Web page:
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8 Things You Probably Didn’t Know About Quentin Tarantino

by George Curmit

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Film & TV

Ahead of Tarantino’s latest Western ‘Hateful Eight’, here’s a few facts about the director that prove his personality is just as quirky as his films.

He got his start as an Elvis impersonator on The Golden Girls

Around the time he was eighteen years old, Tarantino claimed that he “got way into rockabilly music…I was like the second coming of Elvis Presley. I dyed my hair black”. It’s therefore an ironic fact that the director’s first bit role was that of impersonating The King himself. Though he’s not even in the first row of Elvis entertainers on the episode, he ironically stands out due to his complete lack of coordination in dancing as well as his plainclothes interpretation of Elvis. His choice to wear something other than a rhinestone jumpsuit was deliberate, as he said in a 1994 interview: “I wore my own clothes, because I was, like, the Sun Records Elvis. I was the hillbilly cat Elvis. I was the real Elvis; everyone else was Elvis after he sold out”. At any rate, Tarantino was determined to make his moment as The King memorable, and memorable it was.

He has been in prison

Unfortunately for Tarantino, criminal activities are not something unique to the characters in his movies. In his younger years, the director was first arrested for stealing a book from a Californian bookstore, which ironically ended up being a crime novel. He later racked up over $7000 in parking ticket fines and neglected to pay them. “I was actually in jail three different times for tickets. I was picking up some dialogue, but I wasn’t in there for that. It was easier when you’re broke to do the time,” Tarantino admitted about the incidents. At one point, he served 10 days in a Los Angeles jail for the crime.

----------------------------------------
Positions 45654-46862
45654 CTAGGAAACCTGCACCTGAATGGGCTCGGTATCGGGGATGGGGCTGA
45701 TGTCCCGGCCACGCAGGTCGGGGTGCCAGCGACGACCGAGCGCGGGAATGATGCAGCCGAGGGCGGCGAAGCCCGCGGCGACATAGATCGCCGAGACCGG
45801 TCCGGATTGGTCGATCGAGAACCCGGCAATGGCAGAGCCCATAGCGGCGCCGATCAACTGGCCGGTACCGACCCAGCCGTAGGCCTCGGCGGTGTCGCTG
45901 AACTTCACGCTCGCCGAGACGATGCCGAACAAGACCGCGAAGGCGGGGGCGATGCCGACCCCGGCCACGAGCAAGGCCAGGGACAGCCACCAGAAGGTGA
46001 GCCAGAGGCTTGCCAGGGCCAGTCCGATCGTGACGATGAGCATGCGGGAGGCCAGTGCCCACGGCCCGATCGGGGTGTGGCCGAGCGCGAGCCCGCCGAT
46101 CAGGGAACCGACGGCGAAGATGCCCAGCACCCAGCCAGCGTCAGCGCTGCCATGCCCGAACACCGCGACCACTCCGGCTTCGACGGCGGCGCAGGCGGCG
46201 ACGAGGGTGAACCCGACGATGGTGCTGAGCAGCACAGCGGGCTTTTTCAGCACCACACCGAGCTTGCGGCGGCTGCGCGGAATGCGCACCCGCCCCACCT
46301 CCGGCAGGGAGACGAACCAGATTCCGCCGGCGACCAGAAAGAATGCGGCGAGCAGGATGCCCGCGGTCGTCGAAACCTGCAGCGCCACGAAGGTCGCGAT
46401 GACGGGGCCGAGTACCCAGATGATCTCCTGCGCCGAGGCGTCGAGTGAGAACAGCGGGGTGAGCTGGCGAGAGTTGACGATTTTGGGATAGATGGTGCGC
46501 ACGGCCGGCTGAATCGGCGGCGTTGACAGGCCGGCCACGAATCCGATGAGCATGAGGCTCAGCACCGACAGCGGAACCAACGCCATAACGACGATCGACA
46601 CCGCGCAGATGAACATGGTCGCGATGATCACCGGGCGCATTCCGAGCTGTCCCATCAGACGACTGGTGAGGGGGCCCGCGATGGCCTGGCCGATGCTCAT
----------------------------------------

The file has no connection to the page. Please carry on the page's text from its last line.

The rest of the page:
He hates sports

Although he is a die-hard fan of pop culture paraphernalia, including props, posters, and toys of all sorts, there are few things that Tarantino hates more than sports. By his own admission, he’ll never play poker, and you’ll never catch him in a pool hall or a sporting event. “To me, torture would be watching sports on television,” he said in an interview. “If I go to Dodger Stadium, that’s ok, because the game is secondary to the beer and the environment. One thing I don’t understand is that average American movie-goers cannot watch a movie for three hours, yet they’ll watch a stupid, boring, horrific football game for four hours. Now, that is boredom at its most colossal”.

He uses the film Rio Bravo to assess possible girlfriends

You might have seen Rio Bravo, the 1959 Western classic produced and directed by Howard Hawks and starring film legends John Wayne and Dean Martin. What you may not have heard about is Tarantino’s interesting use of the film: he uses it to test compatibility between him and potential flames. At a 2007 Cannes screening of the American western, the director confessed that he always tested a new girlfriend “by taking her to see ‘Rio Bravo’ — and she’d better like it!”.

His first exposure to the movie was at the age of 5, when he viewed it with his great-grandmother, and ever since then, he claims to almost get “a headache just even trying to contemplate how many times” he has seen it. Why the admiration? In addition to calling it one of the greatest Westerns, the greatest Hawks films, and the greatest John Wayne films, it is also one of the “great hangout movies,” referring to the hanging out that you do with the characters when viewing the movie.